"Dignity" is hard to have when you are hungry; Jesus had a lot to say about that, but the book of Rand can now be found between Romans and Revelation. This was a longtime project of right wing political organizers. Never mind that suburban white families need food stamps and Unemployment Insurance in record numbers — dignified hunger is better than dependency. Thus the Americans most harmed by austerity become dissonant Republican voters: I deserve this, but "they" do not.

The "Southern Strategy" exceeded its regional name a long time ago. It has worked in Orange County, California; Michigan; Idaho; and Wisconsin. It has worked because it was always aimed at the suburbs, which were hit hardest by the recession. Frightened people have withdrawn into the internal narratives "informed" by their media channels in the upstairs den. The kids are still at home and restless, they have guns, and they're ready to play cop.

Meanwhile, right wing media consistently enacts the two minutes' hate, transiting from 2008's bugaboo (gay marriage) to 2010's boogeyman (Islamophobia) to 2012's hoodie man (apparently-poor minority youth). But it isn't just FOX News: All of media has to take responsibility for the way violence has been covered for a generation. "If it bleeds, it leads" — even when crime has been steadily declining in the cities (.PDF) and nationally.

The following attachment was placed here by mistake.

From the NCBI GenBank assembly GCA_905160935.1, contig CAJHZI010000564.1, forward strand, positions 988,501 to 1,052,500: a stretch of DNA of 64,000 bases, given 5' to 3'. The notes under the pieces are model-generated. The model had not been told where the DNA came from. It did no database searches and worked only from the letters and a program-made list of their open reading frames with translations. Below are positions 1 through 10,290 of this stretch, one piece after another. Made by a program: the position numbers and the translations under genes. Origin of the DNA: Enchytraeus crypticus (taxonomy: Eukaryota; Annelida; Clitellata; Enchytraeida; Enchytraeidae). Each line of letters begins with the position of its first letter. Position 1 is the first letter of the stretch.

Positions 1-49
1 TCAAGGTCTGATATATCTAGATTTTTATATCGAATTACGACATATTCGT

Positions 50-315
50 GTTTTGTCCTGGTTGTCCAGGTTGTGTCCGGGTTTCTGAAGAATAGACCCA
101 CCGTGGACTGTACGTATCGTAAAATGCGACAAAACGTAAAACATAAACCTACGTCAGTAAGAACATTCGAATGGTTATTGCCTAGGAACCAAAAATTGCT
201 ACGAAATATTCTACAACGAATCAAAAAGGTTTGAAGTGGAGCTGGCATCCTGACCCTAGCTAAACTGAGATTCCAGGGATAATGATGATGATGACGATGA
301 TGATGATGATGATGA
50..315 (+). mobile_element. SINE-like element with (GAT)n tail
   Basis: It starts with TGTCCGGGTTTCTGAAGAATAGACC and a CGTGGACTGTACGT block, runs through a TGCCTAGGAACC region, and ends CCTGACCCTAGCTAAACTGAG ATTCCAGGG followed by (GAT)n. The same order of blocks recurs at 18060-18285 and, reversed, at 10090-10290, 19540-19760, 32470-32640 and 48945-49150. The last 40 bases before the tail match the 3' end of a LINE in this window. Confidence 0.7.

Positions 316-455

Media has reinforced the mentality of the physical divide and the insecurity state. "The wrong side of the tracks" isn't just an urban line between neighborhoods, but a suburban versus urban one. The city is where homeless people and the deserving poor live, and rather than meet such social justice challenges the scared suburban voter would prefer to ignore them.

To be sure, armed patrols are a leap: My neighborhood is cleansed of such unsightliness. Don't come around here unless you belong, or there will be trouble. But is that leap unexpected? It is not at all different from what American minorities have faced before. And like any culture war, this new American civil war is the work of volunteers. Pearland, Texas: